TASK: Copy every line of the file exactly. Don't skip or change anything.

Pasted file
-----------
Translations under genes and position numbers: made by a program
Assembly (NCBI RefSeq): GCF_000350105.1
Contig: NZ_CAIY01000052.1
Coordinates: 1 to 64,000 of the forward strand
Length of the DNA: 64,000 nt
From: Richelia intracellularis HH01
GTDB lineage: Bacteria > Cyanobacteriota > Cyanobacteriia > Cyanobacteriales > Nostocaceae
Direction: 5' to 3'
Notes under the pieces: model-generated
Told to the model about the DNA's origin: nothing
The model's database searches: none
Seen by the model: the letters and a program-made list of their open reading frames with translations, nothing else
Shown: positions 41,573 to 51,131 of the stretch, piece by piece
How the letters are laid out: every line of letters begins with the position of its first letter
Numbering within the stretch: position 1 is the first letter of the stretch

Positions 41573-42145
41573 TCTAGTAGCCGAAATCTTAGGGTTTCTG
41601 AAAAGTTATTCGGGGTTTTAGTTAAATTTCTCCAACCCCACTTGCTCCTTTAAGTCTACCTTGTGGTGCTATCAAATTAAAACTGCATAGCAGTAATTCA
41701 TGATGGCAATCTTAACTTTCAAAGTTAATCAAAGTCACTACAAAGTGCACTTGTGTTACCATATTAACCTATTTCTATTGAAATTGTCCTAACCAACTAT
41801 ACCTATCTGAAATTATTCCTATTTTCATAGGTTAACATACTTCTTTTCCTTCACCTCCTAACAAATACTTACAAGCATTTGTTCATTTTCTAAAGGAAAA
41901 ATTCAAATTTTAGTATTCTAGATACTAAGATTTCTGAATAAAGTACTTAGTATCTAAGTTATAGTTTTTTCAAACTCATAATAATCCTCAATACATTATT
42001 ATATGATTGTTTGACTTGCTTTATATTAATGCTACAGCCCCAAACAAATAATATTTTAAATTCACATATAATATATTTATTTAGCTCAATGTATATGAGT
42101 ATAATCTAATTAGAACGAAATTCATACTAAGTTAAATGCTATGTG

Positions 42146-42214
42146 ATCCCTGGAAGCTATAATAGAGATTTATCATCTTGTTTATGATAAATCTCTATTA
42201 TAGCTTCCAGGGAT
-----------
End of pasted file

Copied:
Translations under genes and position numbers: made by a program
Assembly (NCBI RefSeq): GCF_000350105.1
Contig: NZ_CAIY01000052.1
Coordinates: 1 to 64,000 of the forward strand
Length of the DNA: 64,000 nt
From: Richelia intracellularis HH01
GTDB lineage: Bacteria > Cyanobacteriota > Cyanobacteriia > Cyanobacteriales > Nostocaceae
Direction: 5' to 3'
Notes under the pieces: model-generated
Told to the model about the DNA's origin: nothing
The model's database searches: none
Seen by the model: the letters and a program-made list of their open reading frames with translations, nothing else
Shown: positions 41,573 to 51,131 of the stretch, piece by piece
How the letters are laid out: every line of letters begins with the position of its first letter
Numbering within the stretch: position 1 is the first letter of the stretch

Positions 41573-42145
41573 TCTAGTAGCCGAAATCTTAGGGTTTCTG
41601 AAAAGTTATTCGGGGTTTTAGTTAAATTTCTCCAACCCCACTTGCTCCTTTAAGTCTACCTTGTGGTGCTATCAAATTAAAACTGCATAGCAGTAATTCA
41701 TGATGGCAATCTTAACTTTCAAAGTTAATCAAAGTCACTACAAAGTGCACTTGTGTTACCATATTAACCTATTTCTATTGAAATTGTCCTAACCAACTAT
41801 ACCTATCTGAAATTATTCCTATTTTCATAGGTTAACATACTTCTTTTCCTTCACCTCCTAACAAATACTTACAAGCATTTGTTCATTTTCTAAAGGAAAA
41901 ATTCAAATTTTAGTATTCTAGATACTAAGATTTCTGAATAAAGTACTTAGTATCTAAGTTATAGTTTTTTCAAACTCATAATAATCCTCAATACATTATT
42001 ATATGATTGTTTGACTTGCTTTATATTAATGCTACAGCCCCAAACAAATAATATTTTAAATTCACATATAATATATTTATTTAGCTCAATGTATATGAGT
42101 ATAATCTAATTAGAACGAAATTCATACTAAGTTAAATGCTATGTG

Positions 42146-42214
42146 ATCCCTGGAAGCTATAATAGAGATTTATCATCTTGTTTATGATAAATCTCTATTA
42201 TAGCTTCCAGGGAT